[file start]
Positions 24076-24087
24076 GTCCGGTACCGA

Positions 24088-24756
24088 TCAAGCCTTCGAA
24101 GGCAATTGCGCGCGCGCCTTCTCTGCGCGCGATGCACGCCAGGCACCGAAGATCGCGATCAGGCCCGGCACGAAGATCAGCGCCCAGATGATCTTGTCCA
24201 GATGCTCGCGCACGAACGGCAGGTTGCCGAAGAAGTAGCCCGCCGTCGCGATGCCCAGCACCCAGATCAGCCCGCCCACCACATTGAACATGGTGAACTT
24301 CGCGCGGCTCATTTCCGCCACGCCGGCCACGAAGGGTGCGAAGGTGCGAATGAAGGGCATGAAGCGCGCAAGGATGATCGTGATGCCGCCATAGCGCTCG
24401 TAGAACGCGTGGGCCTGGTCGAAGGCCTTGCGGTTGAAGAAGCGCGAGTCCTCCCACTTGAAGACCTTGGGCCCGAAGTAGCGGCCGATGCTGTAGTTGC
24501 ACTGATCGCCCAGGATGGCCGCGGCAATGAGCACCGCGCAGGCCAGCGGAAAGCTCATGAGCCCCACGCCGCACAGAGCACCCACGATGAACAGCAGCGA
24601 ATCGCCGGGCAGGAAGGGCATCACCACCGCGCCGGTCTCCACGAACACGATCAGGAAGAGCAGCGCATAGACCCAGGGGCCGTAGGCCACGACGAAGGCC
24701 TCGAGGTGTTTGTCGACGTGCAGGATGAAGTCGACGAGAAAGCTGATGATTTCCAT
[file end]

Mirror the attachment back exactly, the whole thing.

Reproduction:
Positions 24076-24087
24076 GTCCGGTACCGA

Positions 24088-24756
24088 TCAAGCCTTCGAA
24101 GGCAATTGCGCGCGCGCCTTCTCTGCGCGCGATGCACGCCAGGCACCGAAGATCGCGATCAGGCCCGGCACGAAGATCAGCGCCCAGATGATCTTGTCCA
24201 GATGCTCGCGCACGAACGGCAGGTTGCCGAAGAAGTAGCCCGCCGTCGCGATGCCCAGCACCCAGATCAGCCCGCCCACCACATTGAACATGGTGAACTT
24301 CGCGCGGCTCATTTCCGCCACGCCGGCCACGAAGGGTGCGAAGGTGCGAATGAAGGGCATGAAGCGCGCAAGGATGATCGTGATGCCGCCATAGCGCTCG
24401 TAGAACGCGTGGGCCTGGTCGAAGGCCTTGCGGTTGAAGAAGCGCGAGTCCTCCCACTTGAAGACCTTGGGCCCGAAGTAGCGGCCGATGCTGTAGTTGC
24501 ACTGATCGCCCAGGATGGCCGCGGCAATGAGCACCGCGCAGGCCAGCGGAAAGCTCATGAGCCCCACGCCGCACAGAGCACCCACGATGAACAGCAGCGA
24601 ATCGCCGGGCAGGAAGGGCATCACCACCGCGCCGGTCTCCACGAACACGATCAGGAAGAGCAGCGCATAGACCCAGGGGCCGTAGGCCACGACGAAGGCC
24701 TCGAGGTGTTTGTCGACGTGCAGGATGAAGTCGACGAGAAAGCTGATGATTTCCAT